Masterplanning for Change : Designing the Resilient City

Romice, Ombretta and Porta, Sergio and Feliciotti, Alessandra (2020) Masterplanning for Change : Designing the Resilient City. RIBA Publishing, London. ISBN 9781859469262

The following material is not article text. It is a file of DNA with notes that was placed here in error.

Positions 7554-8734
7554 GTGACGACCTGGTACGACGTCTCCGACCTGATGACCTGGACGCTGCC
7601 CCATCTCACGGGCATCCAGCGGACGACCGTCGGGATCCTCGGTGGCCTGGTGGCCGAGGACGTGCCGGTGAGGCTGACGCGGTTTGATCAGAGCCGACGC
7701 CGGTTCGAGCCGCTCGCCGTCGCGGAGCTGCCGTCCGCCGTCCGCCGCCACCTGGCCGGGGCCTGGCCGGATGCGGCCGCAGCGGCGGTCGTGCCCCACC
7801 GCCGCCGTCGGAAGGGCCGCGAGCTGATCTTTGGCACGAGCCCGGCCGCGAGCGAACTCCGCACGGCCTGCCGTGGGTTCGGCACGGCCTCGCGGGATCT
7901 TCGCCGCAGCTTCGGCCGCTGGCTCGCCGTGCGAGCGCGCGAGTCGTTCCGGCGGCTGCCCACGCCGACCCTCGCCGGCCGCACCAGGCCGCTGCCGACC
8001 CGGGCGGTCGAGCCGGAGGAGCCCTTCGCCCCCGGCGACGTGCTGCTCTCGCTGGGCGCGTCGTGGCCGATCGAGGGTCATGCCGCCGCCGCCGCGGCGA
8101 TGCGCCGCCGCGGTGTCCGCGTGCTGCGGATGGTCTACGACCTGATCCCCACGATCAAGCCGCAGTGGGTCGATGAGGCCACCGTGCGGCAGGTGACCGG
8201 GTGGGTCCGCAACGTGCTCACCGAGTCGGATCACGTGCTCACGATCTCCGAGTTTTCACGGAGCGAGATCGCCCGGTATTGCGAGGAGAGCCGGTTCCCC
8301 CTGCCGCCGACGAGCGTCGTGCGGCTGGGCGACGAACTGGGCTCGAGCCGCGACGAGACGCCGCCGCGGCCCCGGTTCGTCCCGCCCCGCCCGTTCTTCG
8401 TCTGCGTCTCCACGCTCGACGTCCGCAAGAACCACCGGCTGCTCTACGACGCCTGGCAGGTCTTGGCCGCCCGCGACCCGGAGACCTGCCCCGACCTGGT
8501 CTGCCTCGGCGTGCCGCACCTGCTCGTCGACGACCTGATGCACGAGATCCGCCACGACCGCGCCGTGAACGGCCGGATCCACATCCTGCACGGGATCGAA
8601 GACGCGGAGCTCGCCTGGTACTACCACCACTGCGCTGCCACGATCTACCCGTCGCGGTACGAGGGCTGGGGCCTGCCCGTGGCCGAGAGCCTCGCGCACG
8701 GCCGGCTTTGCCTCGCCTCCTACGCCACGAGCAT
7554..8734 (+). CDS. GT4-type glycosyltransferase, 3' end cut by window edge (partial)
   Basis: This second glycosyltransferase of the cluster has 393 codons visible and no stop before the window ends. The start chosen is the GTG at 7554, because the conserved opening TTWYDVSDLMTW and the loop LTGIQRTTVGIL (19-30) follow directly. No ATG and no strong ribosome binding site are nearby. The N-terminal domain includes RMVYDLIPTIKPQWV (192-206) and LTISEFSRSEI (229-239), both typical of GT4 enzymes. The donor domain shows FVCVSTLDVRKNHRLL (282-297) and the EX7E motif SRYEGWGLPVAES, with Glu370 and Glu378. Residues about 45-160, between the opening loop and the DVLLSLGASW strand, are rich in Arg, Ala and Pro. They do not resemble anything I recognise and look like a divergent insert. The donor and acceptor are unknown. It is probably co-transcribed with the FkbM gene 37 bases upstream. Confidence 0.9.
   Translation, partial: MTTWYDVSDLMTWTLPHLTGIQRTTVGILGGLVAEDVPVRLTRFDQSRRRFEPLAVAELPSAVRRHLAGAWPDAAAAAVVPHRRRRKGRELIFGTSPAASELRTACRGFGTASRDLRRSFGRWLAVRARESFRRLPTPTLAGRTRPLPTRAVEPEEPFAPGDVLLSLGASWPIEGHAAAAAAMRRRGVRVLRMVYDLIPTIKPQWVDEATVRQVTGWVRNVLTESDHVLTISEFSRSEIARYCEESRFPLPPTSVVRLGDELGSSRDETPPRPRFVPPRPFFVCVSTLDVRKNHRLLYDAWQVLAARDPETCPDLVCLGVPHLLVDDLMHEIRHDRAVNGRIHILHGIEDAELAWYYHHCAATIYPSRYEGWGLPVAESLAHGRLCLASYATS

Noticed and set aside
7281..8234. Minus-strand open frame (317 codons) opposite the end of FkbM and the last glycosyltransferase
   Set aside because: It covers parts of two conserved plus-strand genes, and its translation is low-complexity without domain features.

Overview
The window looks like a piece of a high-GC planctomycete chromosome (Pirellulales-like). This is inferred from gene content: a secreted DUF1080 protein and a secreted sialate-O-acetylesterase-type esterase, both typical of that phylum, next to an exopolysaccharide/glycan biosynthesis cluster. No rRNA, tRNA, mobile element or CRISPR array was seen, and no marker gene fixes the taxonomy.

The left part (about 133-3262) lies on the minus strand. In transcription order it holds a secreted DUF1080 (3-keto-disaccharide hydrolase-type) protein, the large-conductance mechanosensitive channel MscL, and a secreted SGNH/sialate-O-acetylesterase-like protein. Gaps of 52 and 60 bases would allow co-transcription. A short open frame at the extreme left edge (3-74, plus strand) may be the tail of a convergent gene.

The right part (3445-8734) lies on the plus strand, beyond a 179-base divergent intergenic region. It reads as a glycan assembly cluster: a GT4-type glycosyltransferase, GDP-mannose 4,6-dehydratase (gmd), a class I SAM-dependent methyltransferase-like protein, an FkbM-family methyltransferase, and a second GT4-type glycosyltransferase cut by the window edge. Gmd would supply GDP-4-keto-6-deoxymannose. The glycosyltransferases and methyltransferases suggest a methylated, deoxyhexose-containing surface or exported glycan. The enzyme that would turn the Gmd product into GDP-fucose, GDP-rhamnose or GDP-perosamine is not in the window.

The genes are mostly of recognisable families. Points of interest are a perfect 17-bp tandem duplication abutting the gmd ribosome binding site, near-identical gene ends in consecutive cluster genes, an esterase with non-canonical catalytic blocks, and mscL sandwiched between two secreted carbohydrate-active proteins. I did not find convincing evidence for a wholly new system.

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We asked ourselves why cities are so different in their forms and so similar nevertheless? And why do some work better than others? To answer these questions we focused on masterplans, these being one of the most important tools of urban designers, and noticed that despite all the criticism against their rigidity, most of the best places in the world had been, at least in part, at one point or another, masterplanned.iii Our question then became: how did such masterplans deliver places that managed, over time, to flourish in endless and yet harmonious diversity, and remain vital and viable along the way, while others succumbed to the next hardship, never to recover? We were guided by two important principles, expressed in the book Urban Sustainability Through Environmental Design, published in 2007:iv time and change. We felt that both, in some way, are key to the success of places. Our idea was genuinely simple: if something has ever worked – and indeed a lot clearly did and still does – it would be a waste not to learn from it. We soon realised an important fact: those parts of our cities that worked well over time and still do, did not do so because they went according to plan but precisely because they did not. They were planned, to some degree, and indeed we could see clear signs of that, but they then also accommodated an enormous amount of completely unplanned modifications over time. This emergent quality – this powerful manifestation of life and beauty that works for business, people and the environment was of the greatest interest to us. It was change and persistence, evolution over design. That realisation marked our commitment to the study of cities in evolutionary terms, and the role of design in encouraging and somehow even driving it over time. We built evidence and theory, which we termed, as others also did, ‘plot-based urbanism’.vii Around that we shaped a design method, bringing in essential lessons from urban morphology and addressing all scales, from the strategic (i.e. city scale) down to the plot and building. All of this we tested along the way in our Urban Design post-graduate programme at Strathclyde. The focus on change allowed us to teach students the responsibilities of urban designers towards the future; we tested research ideas and methods through live commissions by the city of Glasgow. We saw design no longer as an act of final form-creation but one setting the spatial framework for independent activities to emerge after designers have left: masterplanning with and for change, rather than against it.